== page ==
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The BMW R-series is one of the most used cafe racer base bikes, and that’s for different reasons. They are cool, reliable, stand out for (German) quality, are rideable and powerful. And those air cooled 2 cylinders just sound awesome. Not forget the fact that there are tons of them still riding… But there is a small shift going on: lately I see more and more motorcycle builders selecting a BMW K-series, with a liquid cooled inline 4 cylinder (which looks like a brick).
This 1985 BMW K100 Cafe Racer is called the “K101” and is built by Impuls from Munich in Germany.
Phillip Wulk and Matthias Pittner from Impuls worked together on this BMW K100 Cafe Racer with artists Fabian Gatermann and Matthias Edlinger. The bike is an interpretation of “motorcycle meets art”.
The 2 named artists worked out the concept into a 3D model and created a set of polygons through manual iteration and draw them back onto the motorcycle by hand. The process of building a bike from scratch with drawing, 3D modeling and manufacturing is expanded back to the computer and a manual redrawing onto the bike.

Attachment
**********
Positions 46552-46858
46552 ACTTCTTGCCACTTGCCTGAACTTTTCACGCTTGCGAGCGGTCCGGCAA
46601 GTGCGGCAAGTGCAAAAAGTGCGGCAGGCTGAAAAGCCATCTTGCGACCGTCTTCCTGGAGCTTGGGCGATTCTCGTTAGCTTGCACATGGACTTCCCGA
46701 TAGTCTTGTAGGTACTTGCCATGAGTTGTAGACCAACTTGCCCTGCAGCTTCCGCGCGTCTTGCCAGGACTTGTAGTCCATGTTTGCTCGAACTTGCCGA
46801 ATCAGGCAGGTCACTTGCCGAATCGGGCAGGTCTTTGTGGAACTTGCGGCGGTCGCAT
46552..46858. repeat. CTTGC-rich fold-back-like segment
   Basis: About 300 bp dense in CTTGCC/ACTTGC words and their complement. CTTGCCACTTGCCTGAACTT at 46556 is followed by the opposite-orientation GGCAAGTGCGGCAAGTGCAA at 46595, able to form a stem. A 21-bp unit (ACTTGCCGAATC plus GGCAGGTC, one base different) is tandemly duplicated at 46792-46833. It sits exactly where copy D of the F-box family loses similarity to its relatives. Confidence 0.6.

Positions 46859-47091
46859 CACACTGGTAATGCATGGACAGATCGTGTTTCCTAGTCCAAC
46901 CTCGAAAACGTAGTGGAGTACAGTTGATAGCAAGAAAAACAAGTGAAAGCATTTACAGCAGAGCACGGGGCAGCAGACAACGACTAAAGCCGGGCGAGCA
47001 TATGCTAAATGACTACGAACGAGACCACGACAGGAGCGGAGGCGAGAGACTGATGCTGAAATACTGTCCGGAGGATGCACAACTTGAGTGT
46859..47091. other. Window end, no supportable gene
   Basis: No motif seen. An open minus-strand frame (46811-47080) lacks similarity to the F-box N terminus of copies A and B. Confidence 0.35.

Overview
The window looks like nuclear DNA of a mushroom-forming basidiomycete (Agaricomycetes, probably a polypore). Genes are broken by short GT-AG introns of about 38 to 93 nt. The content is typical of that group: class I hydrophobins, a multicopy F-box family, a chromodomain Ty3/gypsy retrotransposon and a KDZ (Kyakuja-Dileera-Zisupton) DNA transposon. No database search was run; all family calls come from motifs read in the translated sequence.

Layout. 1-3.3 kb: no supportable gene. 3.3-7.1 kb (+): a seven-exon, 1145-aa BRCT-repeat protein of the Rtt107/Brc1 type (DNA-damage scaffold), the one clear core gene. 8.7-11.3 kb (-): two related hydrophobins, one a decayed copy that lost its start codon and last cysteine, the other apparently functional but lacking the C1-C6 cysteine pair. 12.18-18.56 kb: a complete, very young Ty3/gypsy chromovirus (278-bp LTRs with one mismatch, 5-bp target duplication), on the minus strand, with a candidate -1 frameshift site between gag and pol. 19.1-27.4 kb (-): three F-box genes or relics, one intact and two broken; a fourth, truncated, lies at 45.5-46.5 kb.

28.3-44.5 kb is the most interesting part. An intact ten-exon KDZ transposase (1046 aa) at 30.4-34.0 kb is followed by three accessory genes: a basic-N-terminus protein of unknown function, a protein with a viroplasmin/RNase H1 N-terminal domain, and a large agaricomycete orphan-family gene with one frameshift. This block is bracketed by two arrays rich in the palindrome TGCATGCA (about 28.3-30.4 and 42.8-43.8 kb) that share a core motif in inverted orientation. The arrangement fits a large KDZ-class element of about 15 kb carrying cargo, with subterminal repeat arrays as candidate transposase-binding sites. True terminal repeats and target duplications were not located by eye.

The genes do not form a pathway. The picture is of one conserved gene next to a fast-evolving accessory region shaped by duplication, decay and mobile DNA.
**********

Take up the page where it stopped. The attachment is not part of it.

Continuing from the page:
For parts they went over to multiple sources: the swing arm and gearbox are from a K1100, the 17″ spoked front wheel is from a R100R, the 17″ spoked wheel in the rear including brake caliper and disc is from a 1150GS. For the front brake they used a Brembo master cylinder from a Ducati ST4.
The electrical heart of the bike is based around a MotoGadget v2 with a complete new wiring harness, MotoGadget m-Blaze Disc & Pin and Motoscope mini. ABM delivered the rear master cylinder, handlebars, foot controls and clutch/brake levers. Suspension is from Wilbers.
Next to these bolt-on parts they also created some one-off parts like the tail section, sub frame, seat (by Ralf Richter), air intake, exhaust, battery box, mounts, etc.
And this was the original bike:
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